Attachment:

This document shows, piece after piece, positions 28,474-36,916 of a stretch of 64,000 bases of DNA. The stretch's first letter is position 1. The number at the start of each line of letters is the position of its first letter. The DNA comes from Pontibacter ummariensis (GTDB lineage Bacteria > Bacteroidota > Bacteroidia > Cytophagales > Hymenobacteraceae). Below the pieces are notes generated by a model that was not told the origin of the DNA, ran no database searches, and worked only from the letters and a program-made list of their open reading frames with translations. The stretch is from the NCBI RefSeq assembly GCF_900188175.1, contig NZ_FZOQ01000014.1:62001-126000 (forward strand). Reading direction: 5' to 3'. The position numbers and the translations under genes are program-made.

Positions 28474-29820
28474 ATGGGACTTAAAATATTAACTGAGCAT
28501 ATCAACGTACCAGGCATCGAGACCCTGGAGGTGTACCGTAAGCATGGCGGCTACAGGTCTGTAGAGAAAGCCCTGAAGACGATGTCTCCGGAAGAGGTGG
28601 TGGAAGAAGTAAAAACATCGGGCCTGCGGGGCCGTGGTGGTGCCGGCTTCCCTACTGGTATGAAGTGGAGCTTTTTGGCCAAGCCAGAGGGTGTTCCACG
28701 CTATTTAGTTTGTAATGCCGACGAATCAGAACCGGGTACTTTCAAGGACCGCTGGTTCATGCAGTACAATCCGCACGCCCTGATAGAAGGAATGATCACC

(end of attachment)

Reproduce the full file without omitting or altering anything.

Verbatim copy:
This document shows, piece after piece, positions 28,474-36,916 of a stretch of 64,000 bases of DNA. The stretch's first letter is position 1. The number at the start of each line of letters is the position of its first letter. The DNA comes from Pontibacter ummariensis (GTDB lineage Bacteria > Bacteroidota > Bacteroidia > Cytophagales > Hymenobacteraceae). Below the pieces are notes generated by a model that was not told the origin of the DNA, ran no database searches, and worked only from the letters and a program-made list of their open reading frames with translations. The stretch is from the NCBI RefSeq assembly GCF_900188175.1, contig NZ_FZOQ01000014.1:62001-126000 (forward strand). Reading direction: 5' to 3'. The position numbers and the translations under genes are program-made.

Positions 28474-29820
28474 ATGGGACTTAAAATATTAACTGAGCAT
28501 ATCAACGTACCAGGCATCGAGACCCTGGAGGTGTACCGTAAGCATGGCGGCTACAGGTCTGTAGAGAAAGCCCTGAAGACGATGTCTCCGGAAGAGGTGG
28601 TGGAAGAAGTAAAAACATCGGGCCTGCGGGGCCGTGGTGGTGCCGGCTTCCCTACTGGTATGAAGTGGAGCTTTTTGGCCAAGCCAGAGGGTGTTCCACG
28701 CTATTTAGTTTGTAATGCCGACGAATCAGAACCGGGTACTTTCAAGGACCGCTGGTTCATGCAGTACAATCCGCACGCCCTGATAGAAGGAATGATCACC